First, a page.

Labor Day Weekend is almost here. Looking ahead to the turn of the season means most of us shake off the sand and fold up the beach towels. I’m not much of beach lounger myself but I do love walking along the surf’s edge. Fortunate am I to combine beach walking this summer with multiple reunions with dear friends and family. We visited 5 different beaches in 5 east coast states this summer! It is rare occurrence for us to have so much activity and one that coincided with the cosmic event of the solar eclipse. Believe me I cherish each and every memory, stored up to examine again and again in winter.

Belmar1957

One thing I observed about kids and the beach, the play is pretty similar today to when we were kids. Remember that sand pail and shovel you used on the beach as a child? How many different ways did you use that? Not just for sand that’s for sure. It can hold lots of beach flotsam and seawater, the precious bits and pieces to later spark shards of memory. In my mind’s eye I see the roll of the waves, hear the sounds of the surf and cries of gulls, and feel the sand between my toes, smell the briny shoreline. Remember when the shells and stones, mermaids purses, dried seaweed, and driftwood festooned your bedroom and littered the back porch?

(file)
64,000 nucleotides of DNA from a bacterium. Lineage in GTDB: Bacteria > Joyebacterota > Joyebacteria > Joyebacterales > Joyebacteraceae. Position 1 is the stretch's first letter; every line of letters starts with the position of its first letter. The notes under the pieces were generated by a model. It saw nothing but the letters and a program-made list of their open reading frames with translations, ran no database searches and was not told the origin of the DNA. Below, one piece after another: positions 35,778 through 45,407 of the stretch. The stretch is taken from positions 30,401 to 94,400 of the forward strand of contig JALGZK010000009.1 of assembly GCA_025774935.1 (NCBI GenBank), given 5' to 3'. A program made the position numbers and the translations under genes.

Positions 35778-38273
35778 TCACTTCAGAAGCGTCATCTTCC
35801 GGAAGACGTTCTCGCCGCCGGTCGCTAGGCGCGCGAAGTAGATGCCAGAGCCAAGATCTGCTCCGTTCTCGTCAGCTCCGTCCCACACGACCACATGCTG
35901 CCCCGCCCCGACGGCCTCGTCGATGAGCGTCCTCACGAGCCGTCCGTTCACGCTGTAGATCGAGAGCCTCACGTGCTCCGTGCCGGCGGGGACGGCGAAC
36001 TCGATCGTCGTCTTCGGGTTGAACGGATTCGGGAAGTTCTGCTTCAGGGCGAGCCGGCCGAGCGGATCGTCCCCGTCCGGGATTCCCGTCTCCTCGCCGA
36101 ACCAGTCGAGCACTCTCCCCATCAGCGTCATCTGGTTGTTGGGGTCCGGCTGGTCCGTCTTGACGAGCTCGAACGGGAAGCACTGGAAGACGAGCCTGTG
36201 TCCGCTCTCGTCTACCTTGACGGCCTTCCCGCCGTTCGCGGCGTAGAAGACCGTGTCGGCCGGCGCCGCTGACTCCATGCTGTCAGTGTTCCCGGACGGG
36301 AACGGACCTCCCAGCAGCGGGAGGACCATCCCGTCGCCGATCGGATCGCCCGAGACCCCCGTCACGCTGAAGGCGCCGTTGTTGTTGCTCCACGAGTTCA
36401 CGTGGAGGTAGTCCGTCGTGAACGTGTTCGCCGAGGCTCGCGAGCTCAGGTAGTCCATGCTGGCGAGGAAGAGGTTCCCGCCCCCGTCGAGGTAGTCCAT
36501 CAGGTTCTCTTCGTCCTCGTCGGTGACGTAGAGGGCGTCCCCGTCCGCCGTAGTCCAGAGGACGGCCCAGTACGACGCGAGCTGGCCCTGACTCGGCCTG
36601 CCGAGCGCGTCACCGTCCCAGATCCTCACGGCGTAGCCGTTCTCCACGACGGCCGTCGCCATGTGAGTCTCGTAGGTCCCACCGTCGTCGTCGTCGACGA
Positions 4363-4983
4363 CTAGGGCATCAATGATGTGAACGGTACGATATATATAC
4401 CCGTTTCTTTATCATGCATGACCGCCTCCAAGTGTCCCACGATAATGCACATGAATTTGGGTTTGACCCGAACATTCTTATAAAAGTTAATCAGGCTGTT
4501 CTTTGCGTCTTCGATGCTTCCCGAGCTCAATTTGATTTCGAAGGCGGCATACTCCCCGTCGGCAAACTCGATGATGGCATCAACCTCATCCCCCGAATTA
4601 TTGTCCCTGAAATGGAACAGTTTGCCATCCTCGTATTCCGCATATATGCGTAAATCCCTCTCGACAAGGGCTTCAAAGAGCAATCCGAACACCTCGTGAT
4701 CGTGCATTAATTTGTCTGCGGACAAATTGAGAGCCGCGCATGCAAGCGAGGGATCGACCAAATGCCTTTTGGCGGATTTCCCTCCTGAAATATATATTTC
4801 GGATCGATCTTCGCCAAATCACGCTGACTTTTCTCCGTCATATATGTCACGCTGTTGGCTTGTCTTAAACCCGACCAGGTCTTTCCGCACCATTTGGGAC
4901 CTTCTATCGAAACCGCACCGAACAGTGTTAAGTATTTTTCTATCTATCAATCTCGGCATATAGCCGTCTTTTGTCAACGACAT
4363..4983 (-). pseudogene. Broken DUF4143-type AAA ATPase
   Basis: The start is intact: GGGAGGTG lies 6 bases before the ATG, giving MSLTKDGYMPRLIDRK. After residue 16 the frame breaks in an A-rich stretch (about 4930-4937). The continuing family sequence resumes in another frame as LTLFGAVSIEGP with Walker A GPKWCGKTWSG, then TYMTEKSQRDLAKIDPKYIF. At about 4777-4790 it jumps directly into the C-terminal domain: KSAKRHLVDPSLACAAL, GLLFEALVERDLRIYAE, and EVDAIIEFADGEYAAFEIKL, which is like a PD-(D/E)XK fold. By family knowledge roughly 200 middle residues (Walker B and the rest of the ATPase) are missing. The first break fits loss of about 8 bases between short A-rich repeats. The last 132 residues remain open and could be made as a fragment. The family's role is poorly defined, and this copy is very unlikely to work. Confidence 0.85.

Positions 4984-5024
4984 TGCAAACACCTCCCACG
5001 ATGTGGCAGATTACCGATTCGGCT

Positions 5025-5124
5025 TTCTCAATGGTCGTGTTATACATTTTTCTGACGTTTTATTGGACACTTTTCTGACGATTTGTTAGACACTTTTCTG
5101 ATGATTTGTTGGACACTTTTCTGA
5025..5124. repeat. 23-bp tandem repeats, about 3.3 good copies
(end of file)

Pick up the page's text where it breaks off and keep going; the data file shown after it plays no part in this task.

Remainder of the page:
MatunukStones

Maybe today you don’t use the bucket, maybe you should. We’re all familiar with the Bucket List, a popular term, made more ubiquitous by the 2007 film, for that list of things to do before you die. It’s no small thing to be made aware of your mortality in such a way. To “kick the bucket” is a bravado term for dying, one that invokes the image of cowboys expressing gallows humor, i.e., that detached coolness in the face of dire odds.

A bucket list is so much better if it motivates individuals beyond their fears and daily to-do lists, spurring them to positive action for their own well-being.

 

FenwickDE

Whether you see your glass half full or half empty right now, I recommend a different kind of bucket. Not the end-times container but one we can carry every day. It’s the container of our core beliefs, a reminder of what we value, and how to put those beliefs into action. Have you thought about yours lately? Why not cultivate a commitment to altruism, the selfless concern for the well-being of others?

Prosocial action is good for you, and good for all. This is how we grow resilience in the face of stress, by reaching out in our own small ways as best we can. We are all neighbors after all and recent events in Charlottesville and across Texas illustrate that in the most graphic and dire ways.

NationalSeashoreCapeCod

Robert F. Kennedy  said, “Each time a man stands up for an ideal, or acts to improve the lot of others, or strikes out against injustice, he sends forth a tiny ripple of hope, and crossing each other from a million different centers of energy and daring, those ripples build a current that can sweep down the mightiest  walls of oppression and resistance.”
BelmarNJ

 

In the waning days of summer, ask yourself: What are my core beliefs? How can I bring actions for our common good into greater alignment with my daily life?

Close your eyes and listen to the waves, see if you can hear your answer.

MatunukSurf

 

Be Well — Safe Holiday Weekend to ALL

Claire

 

 

All Photos Claire Mauro